emory, but still me with shame; desirous of profiting by adhering to the common principle of as: their knowledge, I have asked them a sociation. The mathematician make$ question, not respecting words, but use of figures; with him numbers are ex. things the answer las commonly been, pressive of things : a linguist combines Dr. A. has written an excellent treatise letters; no matter what unmeaning word on the subject, and is of such an opinion, he forms, he compels his memory to re, Dr. B. a inan of equal learning, is of an tain it, and each letter is expressive of opposite way of thinking; and there is a

a third, fond of anecdote, third class who pursue a middle course. throws events into the form of stories, But pray, sir, I ask, what is your opinion? and in this way his memory is aided : Whý, truly, the arguments on each side another ties a knot in his bandkerchief, are so excellent, and supported by suck or puts a slip of paper into his snuff-box. authorities, that it is difficult to make up A proof of the prevalence of the science one's mind on the subject. I have nois of mnemonics.- Indeed we meet with it discovered my man he is a man of me in every department of life.

mory- he can repeat a thousand things, In this hasty sketch I have not enquired but cap decide on none; he is learned into the merit of any system, because, but not wisc; should you wish to know for practical and useful purposes, volun. something of the opinion his neighbours tary associations are insufficient; the tie form of him, you will be told that he is in that binds them together is not strong possession of every sense but common enough, for, in order to recollect a chair,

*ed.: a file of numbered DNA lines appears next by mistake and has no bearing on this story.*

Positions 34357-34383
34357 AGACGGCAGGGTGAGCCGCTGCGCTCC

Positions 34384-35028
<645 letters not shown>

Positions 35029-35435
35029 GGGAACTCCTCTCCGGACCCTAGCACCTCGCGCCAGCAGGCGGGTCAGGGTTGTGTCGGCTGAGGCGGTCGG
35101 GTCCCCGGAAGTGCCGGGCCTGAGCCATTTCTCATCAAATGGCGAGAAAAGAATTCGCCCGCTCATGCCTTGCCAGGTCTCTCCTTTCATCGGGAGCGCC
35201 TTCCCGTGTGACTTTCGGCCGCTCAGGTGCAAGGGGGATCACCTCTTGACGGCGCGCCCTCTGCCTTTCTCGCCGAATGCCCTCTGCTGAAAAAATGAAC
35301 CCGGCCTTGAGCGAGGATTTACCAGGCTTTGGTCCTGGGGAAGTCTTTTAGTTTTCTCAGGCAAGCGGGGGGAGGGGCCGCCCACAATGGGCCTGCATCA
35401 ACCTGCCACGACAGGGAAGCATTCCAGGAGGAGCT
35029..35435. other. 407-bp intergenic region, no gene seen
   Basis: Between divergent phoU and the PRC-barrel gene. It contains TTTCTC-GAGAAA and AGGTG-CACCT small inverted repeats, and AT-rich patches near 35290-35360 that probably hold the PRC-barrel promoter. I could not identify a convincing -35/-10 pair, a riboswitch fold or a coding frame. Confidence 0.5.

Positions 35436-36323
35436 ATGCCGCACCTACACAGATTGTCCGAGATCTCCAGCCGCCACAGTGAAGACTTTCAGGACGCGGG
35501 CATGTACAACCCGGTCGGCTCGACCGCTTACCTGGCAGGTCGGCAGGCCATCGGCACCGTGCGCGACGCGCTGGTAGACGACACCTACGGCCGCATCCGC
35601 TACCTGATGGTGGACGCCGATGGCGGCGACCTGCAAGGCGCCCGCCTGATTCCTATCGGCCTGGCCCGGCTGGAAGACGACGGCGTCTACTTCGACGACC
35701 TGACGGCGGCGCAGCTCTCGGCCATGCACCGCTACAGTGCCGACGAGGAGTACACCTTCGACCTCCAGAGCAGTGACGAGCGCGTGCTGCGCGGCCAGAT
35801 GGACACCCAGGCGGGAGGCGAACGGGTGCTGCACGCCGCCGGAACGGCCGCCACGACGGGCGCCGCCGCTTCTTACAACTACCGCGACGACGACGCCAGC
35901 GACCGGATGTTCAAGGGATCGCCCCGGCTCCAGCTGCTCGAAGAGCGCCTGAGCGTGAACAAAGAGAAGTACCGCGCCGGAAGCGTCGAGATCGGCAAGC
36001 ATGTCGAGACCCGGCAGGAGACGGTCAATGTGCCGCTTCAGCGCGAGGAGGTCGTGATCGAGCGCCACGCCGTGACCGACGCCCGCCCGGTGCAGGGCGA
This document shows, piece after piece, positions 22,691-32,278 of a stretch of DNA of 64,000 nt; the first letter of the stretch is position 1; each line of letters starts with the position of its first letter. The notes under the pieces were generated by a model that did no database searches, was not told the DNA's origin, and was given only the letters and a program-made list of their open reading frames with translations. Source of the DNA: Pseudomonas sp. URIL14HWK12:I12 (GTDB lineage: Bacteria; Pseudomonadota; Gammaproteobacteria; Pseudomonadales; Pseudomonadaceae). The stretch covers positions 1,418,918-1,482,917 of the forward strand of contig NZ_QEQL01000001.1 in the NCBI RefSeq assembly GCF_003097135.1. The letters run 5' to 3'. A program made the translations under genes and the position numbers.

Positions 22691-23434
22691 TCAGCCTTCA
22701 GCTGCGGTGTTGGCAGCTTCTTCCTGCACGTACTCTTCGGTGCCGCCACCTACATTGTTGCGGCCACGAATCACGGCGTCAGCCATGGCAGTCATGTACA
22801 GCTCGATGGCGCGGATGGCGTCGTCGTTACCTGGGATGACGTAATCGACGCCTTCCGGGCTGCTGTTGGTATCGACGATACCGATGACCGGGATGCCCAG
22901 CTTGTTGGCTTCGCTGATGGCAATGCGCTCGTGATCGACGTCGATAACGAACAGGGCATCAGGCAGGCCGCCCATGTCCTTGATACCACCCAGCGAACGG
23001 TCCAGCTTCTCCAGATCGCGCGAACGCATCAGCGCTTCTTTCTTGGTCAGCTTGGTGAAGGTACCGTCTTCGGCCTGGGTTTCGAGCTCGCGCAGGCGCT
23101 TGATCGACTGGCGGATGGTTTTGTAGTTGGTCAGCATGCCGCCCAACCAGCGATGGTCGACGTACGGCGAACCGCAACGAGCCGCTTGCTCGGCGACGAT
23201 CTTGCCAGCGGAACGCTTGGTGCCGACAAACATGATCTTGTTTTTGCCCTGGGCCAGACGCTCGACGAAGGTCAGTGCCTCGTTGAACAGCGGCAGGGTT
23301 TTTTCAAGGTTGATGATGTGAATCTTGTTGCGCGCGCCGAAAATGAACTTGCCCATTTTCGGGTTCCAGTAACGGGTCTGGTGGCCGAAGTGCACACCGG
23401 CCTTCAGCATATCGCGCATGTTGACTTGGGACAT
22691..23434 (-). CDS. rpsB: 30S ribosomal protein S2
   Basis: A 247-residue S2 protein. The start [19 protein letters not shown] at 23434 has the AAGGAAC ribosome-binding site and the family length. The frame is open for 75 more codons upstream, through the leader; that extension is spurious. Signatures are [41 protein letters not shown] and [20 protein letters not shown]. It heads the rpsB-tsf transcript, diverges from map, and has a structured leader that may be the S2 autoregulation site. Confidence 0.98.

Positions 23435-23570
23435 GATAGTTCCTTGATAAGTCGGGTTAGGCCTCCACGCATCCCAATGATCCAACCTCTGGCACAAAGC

Thus literature becomes less I am desired to call to mind the Tower esteemed than it ought to be by the pubá of Babel; to remember Flenry the Eighth, lic. Here I can scarcely refrain from en I am desired to call to mind eight hens, tering on a defence of literature, and en But what is to lead my inind in this di- deavour to rescue it froin the obloquy section? Can I not recollect a chair as which mere memory-mongers and specu. readily as the Tower of Babel? But lative characters have brought upon ili suppose tbe art attainable, suppose a per- but I have already occupied too much son, not naturally of a strong meinory, taught to repeat a page of a Gerinan Were I asked whether I would recom, book, without knowing the language, by mend the cultivation of the memory as hearing it once read, would such a me. a particular tranch of education, I ana mory be desirable?' I apprehend not swer, that I would not any more than I For what is the office of memory, is it not would recommend a suit of armour to to supply materials for the judgment? him who wished to walk with ease; the Memory then is a mean to an end, it is erdinary habits being amply sufficient. not a whole in itgelf; could 4 person re- A person who gainmita to memory is